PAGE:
Rev. John Zehring has served as Senior Pastor to UCC churches in Massachusetts, Rhode Island, and Maine. He is the author of more than sixty books and is a regular writer for The Christian Citizen.
Scripture: Mark 7:31-37 (NRSV)
Then he returned from the region of Tyre, and went by way of Sidon towards the Sea of Galilee, in the region of the Decapolis. They brought to him a deaf man who had an impediment in his speech; and they begged him to lay his hand on him. He took him aside in private, away from the crowd, and put his fingers into his ears, and he spat and touched his tongue. Then looking up to heaven, he sighed and said to him, ‘Ephphatha’, that is, ‘Be opened.’ And immediately his ears were opened, his tongue was released, and he spoke plainly. Then Jesus ordered them to tell no one; but the more he ordered them, the more zealously they proclaimed it. They were astounded beyond measure, saying, ‘He has done everything well; he even makes the deaf to hear and the mute to speak.’
Reflection: Healing of the Deaf
Jesus healed a deaf man with a speech impediment. The crowd was astounded beyond measure, proclaiming “He has done everything well; he even makes the deaf to hear and the mute to speak.” While that may be true in a literal sense, it is also true symbolically. People who are deaf to hearing truth change when they are touched by Jesus. The spirit of God can change a person who has nothing good to say. A person blind to goodness has the potential to become a new creation who gains sight and insight when the Holy Spirit works a miracle in his or her life. Not only did Jesus heal the deaf, mute and blind, but he can also heal minds, hearts and souls. There are people who I think are deaf, dumb, and blind to the truth, and I wish for them to become transformed, but the focus of the gospel begins not with them but with me. I, like all of us, must begin with how I might be deaf to the truth and leading of God.
The healing of the deaf man reminds of a quote from Mark Twain: “Kindness is the language which the deaf can hear and the blind can see.” The Dalai Lama (14th) wrote “my religion is kindness.” Kindness is one of the fruits of the spirit given by the Apostle Paul and is an outward sign of God’s inner light. When unkind, we are deaf, dumb and blind to God’s spirit within and stand in need of God’s healing touch.
Jesus healed people with physical disabilities, like people who are deaf or blind. The crowd was astounded. God also heals people’s inner nature. It is also astounding when we witness in others or experience ourselves how God provides healing to our spirit or empowers us with a can-do attitude. When our spirits our crushed or broken, the touch of God heals.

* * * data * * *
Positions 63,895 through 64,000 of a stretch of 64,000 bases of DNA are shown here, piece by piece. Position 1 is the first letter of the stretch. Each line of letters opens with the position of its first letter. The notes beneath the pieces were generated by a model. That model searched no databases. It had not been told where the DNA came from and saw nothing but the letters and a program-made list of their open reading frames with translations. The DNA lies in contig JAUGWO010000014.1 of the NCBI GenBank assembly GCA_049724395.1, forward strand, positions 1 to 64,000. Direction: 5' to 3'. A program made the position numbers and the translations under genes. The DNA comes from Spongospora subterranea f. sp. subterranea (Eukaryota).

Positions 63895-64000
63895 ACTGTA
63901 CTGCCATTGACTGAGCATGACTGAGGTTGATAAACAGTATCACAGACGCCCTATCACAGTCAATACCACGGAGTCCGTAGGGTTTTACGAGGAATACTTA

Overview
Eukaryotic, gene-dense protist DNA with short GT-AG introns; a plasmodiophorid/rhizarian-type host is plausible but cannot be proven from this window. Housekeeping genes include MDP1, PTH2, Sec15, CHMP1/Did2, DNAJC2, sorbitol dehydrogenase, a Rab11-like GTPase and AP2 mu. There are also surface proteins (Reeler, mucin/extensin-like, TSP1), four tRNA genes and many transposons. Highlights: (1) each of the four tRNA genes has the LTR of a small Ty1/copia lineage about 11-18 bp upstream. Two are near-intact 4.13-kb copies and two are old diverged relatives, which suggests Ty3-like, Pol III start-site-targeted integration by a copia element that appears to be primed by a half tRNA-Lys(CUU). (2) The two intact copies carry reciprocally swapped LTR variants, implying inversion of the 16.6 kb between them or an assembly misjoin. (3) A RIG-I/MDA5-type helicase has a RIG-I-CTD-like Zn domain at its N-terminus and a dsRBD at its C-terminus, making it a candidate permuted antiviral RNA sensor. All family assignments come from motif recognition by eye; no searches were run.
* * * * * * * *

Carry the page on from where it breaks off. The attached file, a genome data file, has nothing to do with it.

The Psalmist wrote (138:3) “On the day I called, you answered me, you increased my strength of soul.” Your soul strength has more to do with your ability to endure or even thrive under adversity than anything else. When the Psalmist did not have enough strength of soul, he called upon God and God increased the strength of his spirit. Perhaps you have witnessed people of faith who faced insurmountable obstacles or heart-wrenching challenges who were able to remain strong and to maintain a positive attitude because of their strength of soul.
Helen Keller, the first deaf-blind American to earn a bachelor of arts degree, said, "Although the world is full of suffering, it is also full of the overcoming of it." That is soul-strength. Whatever the disability, people with a strength of soul learn to...
Use disappointment as material for patience.
Use success as material for thankfulness.
Use uncertainty as material for perseverance.
Use danger as material for courage.
Use praise people give us as material for humility.
Use ingratitude of others as material to remind ourselves to say “Thank you” to God.
Use rejection as material for determination.
Use suffering as material for fortitude.
Perhaps embracing that kind of attitude is just as much a miracle as the blind regaining their sight or the deaf regaining their hearing.
Loving and Compassionate God, I pray that you would heal the deaf or blind places in my spirit and increase my soul strength. Grant that I might embrace the attitude that even in places of hurting, I might determine to overcome suffering.
New Prayer Requests:
We ask churches and church leaders to join us in the following prayers either by sharing them during worship, printing them in bulletins, or sharing them in some other way. To make a prayer request, please contact Drew Page at email@example.com
Prayers of Intercession:
- For the victims and their families of the 454 mass shootings already carried out in 2021
- For the children and teachers in schools
- For the refugees from or still in Afghanistan
- For those still unsure how to best keep their friends and families safe from Covid-19
Prayers of Joy and Thanksgiving:
- For the joy of anniversaries, however you choose to name or honor them
This Week in History:
August 30, 1967 (54 years ago) Thurgood Marshall becomes the first Black judge to be confirmed as a U.S. Supreme Court justice. He would remain on the court for 24 years before retiring. In his years as a litigator and judge, Marshall was a champion of individual rights, often focusing on minority rights. As a litigator, Marshall successfully argued the 1954 Brown Vs. Board of Education case, stating the "separate but equal" doctrine was unconstitutional and designed to oppress Black people. That case was instrumental in the civil rights movement.
“Study the past if you would define the future.”